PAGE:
m-Learning with GoMo


If you are involved in e-learning then you will know that customers already have high expectations that any ‘courses’ or ‘courseware’ you develop will also be accessible on mobile devices. Now this sounds simple from the viewpoint of the customer  – a mobile device is simply another screen (even if it is sometimes short on pixel real estate). However as someone who has lived for a while with the web and the myriad of devices, operating systems, middleware and applications software it fills me with trepidation. Accessing learning content on mobile devices is ‘non-trivial’.

In practice we can’t simply re-purpose existing learning content to run on a mobile device (see my previous post ‘M-learning or E-learning?‘). What we need to do is to consider the mobile device as a delivery channel in its own right.

What is a mobile device?

The vast majority of mobile devices are smartphones (some are smarter than others) but tablets such as the iPad are also classified as mobile devices. Paradoxically laptops or netbooks, no matter how ultra light and slim they are, are NOT classified as mobile devices. Why is this? Probably because they run a desktop OS and software that is designed primarily to be used in a static location either physically connected to a network or via a secure WiFi. In the context of e-learning the key difference is probably that mobile devices are always on and are used for shorter periods of activity.

mobile devices situational-usage

Recognising that we can’t simply re-package existing e-learning content for mobile devices we need to consider what content will be appropriate on a mobile device and then develop this as part of our ‘courseware’.

What courseware will work well in m-learning?

Quick and convenient access is key but the ability to handle audio and video seamlessly is also a big advantage of mobile devices. Here are some learning activities that work well on a mobile device:

  • Quick reference guides
  • Job aids
  • Quick overviews/introductions
  • Diagnostics (e.g. survey or questionnaire)
  • Short videos
  • Audio files
  • Short quizzes
  • Infographics

I am focussing on courseware/content here. Mobile devices are also very good at collaborative/communication based learning activities (see ‘It’s Not Learning on a Phone‘ by Connie Malamed ) but this is trickier to implement and involves the idea of a ‘cohort’ of learners to be successful. I’ll look at this in more details in a future post.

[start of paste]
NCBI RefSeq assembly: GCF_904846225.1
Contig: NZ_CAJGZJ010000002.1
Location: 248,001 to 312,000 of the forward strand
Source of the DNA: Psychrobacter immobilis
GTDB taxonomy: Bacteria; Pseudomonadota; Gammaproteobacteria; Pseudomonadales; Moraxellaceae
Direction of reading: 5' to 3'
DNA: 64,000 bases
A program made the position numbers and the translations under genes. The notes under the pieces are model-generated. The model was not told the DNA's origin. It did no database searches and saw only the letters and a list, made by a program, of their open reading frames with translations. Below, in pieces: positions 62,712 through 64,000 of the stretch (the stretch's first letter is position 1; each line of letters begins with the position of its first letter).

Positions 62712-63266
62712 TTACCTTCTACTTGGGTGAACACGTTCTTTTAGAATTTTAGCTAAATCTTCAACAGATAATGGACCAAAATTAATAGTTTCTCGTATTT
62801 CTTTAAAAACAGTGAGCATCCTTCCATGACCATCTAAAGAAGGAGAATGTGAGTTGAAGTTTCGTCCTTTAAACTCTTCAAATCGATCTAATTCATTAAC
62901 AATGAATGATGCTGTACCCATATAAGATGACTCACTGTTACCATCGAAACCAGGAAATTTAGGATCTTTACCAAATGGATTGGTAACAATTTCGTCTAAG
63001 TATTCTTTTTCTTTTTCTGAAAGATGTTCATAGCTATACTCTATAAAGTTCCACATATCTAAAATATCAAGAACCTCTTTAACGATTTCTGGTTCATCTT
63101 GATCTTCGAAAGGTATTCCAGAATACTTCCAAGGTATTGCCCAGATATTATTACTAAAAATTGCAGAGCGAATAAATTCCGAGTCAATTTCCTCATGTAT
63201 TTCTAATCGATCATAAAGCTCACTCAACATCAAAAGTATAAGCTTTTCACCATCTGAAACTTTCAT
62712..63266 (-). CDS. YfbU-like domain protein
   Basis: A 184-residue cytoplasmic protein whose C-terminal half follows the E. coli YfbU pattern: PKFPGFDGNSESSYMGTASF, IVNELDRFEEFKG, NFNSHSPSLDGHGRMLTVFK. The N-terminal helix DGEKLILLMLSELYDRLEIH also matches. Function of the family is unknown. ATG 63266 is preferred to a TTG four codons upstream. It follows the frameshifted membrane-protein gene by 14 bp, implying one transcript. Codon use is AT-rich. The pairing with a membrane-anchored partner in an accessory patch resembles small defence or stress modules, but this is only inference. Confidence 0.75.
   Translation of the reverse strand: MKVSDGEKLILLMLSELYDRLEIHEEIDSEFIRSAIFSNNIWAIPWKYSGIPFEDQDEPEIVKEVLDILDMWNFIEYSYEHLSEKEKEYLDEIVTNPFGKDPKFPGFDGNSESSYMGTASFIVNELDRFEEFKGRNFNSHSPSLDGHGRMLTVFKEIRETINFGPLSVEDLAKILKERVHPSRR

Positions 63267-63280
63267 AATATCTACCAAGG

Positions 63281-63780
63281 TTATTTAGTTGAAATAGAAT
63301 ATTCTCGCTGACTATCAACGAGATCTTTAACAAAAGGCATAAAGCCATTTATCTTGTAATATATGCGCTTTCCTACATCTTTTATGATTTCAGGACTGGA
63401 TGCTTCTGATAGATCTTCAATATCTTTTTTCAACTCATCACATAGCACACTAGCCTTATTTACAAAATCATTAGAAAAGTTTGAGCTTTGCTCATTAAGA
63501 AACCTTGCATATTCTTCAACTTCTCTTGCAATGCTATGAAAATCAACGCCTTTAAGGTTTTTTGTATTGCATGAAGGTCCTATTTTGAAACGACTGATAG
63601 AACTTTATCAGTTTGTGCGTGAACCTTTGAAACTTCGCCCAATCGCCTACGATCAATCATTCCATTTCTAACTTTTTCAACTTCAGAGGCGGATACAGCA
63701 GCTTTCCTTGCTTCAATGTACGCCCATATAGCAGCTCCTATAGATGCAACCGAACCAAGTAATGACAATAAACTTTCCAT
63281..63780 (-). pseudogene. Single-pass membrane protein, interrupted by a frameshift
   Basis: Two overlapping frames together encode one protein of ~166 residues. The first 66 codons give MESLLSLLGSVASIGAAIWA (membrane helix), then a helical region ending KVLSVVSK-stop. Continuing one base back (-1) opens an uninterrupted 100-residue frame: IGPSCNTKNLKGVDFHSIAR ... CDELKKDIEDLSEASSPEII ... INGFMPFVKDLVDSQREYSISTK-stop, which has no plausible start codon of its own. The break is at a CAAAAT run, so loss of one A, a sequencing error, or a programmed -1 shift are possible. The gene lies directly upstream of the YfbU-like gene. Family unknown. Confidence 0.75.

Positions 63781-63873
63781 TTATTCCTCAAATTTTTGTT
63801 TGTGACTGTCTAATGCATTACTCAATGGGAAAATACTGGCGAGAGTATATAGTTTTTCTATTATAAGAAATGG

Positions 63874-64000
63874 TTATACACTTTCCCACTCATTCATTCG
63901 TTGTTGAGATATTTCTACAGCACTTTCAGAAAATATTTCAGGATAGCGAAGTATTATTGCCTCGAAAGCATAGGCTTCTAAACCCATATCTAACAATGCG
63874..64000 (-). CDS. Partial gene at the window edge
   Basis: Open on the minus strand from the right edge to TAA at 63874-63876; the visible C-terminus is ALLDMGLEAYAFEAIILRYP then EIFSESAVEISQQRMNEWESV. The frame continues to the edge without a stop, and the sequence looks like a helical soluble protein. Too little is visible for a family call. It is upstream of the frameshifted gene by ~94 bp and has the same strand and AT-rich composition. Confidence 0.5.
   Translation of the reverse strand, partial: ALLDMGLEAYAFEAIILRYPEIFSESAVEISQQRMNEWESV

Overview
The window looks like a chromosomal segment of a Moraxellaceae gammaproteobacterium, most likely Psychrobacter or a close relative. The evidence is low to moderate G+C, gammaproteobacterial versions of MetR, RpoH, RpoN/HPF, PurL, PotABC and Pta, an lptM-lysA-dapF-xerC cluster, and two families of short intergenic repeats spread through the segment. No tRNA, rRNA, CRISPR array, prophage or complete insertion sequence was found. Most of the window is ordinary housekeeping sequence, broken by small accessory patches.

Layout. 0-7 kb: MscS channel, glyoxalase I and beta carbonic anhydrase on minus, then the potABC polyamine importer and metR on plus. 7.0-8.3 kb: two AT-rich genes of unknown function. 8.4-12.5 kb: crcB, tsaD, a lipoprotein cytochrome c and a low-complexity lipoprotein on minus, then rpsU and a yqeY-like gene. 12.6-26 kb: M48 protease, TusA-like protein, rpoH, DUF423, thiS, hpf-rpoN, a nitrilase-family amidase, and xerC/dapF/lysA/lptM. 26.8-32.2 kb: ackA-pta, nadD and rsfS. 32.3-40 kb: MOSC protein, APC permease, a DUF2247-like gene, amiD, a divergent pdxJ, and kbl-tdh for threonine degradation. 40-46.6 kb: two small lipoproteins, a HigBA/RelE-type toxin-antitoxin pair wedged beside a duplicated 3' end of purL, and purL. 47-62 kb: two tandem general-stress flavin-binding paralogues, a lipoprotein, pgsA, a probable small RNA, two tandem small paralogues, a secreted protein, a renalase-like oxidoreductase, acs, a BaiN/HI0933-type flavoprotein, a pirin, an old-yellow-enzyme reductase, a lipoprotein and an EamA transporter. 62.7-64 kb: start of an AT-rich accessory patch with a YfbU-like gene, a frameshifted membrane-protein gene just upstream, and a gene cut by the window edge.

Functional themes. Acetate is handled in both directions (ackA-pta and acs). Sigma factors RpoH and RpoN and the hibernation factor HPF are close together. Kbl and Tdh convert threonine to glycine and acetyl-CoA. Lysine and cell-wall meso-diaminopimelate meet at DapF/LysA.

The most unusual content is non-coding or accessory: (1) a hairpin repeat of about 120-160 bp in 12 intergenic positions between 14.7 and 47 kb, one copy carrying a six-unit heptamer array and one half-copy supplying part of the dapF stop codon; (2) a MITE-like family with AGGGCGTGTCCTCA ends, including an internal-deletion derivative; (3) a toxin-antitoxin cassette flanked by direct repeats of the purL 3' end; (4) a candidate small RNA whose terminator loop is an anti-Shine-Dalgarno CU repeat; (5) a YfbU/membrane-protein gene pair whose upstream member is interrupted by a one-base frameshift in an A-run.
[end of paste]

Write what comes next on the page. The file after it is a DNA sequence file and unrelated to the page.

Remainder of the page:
Developing Content for Mobile Devices

Producing the stuff on the list above should be relatively straightforward but there are surprisingly few tools that do the job. Conventional e-learning authoring tools are aimed squarely at the big screen and use technologies that don’t work well on mobile devices (e.g. Flash).

Existing tool vendors are rushing to fill the gap but in many cases the environment is so different that it’s a struggle to develop content for mobile devices that will also work on existing PCs. The idea of ‘single source’ publishing is a tough one to crack in view of the vast numbers of devices.

Introducing GoMo

The most successful approach so far is that taken by tools like GoMo which are designed specifically to develop content for mobile devices. GoMo is so far the ONLY authoring environment that really has been built from the ground-up to develop e-learning type content for mobile devices.

GoMo is designed to deliver content on both smartphones and tablets. It adopts a cleverly simple solution for dealing with the extra pixel real estate of a tablet compared to a smartphone – it uses the left hand side of the screen on a tablet to display the content menu (see illustration below).


Using a demo version of GoMo (thank you @craigtaylor74) I was able to build my first demo app in less than an hour. Of course like any e-learning development project all the real work is done in the storyboard – yes you do need to storyboard for m-learning.

The GoMo user interface is reasonably user friendly with ‘smartphone’ sized screens helping you to think about the layout challenges of a small screen device. You can create main menus, with sub-topics and you can also create simple topic branching.

GoMo’s most useful feature is its question and feedback capability. It includes either a ‘one answer is correct’ option or ‘many answers are correct’ and provides appropriate feedback depending upon whether the correct or incorrect answer is selected. You can also branch to topics based on the feedback so simple scenarios are possible. There is also an assessment mode enabling to you set a scored quiz and to capture the results via SCORM.

GoMo also supports video and audio enabling you to easily incorporate video and audio podcasts into your learning content.

GoMo can publish either as a native app or as a web app. If you publish to a native app then you will need to go through the publishing process to get your app onto an app store (Epic can do this for you at a charge of £595 per publish). In practice most e-learning users are likely to publish as a web app and provide access through an LMS. This option also provides SCORM tracking functionality.

GoMo comes with three standard ‘skins’ but you can develop your own or get Epic to craft one for you. The skin is important because it gives your content some personality. I can see most customers wanting their own ‘branded’ skin which would then be re-used across a range of m-learning courses.

I like GoMo. Hopefully other m-learning authoring tools will follow but for now GoMo does a good job of creating m-learning content.

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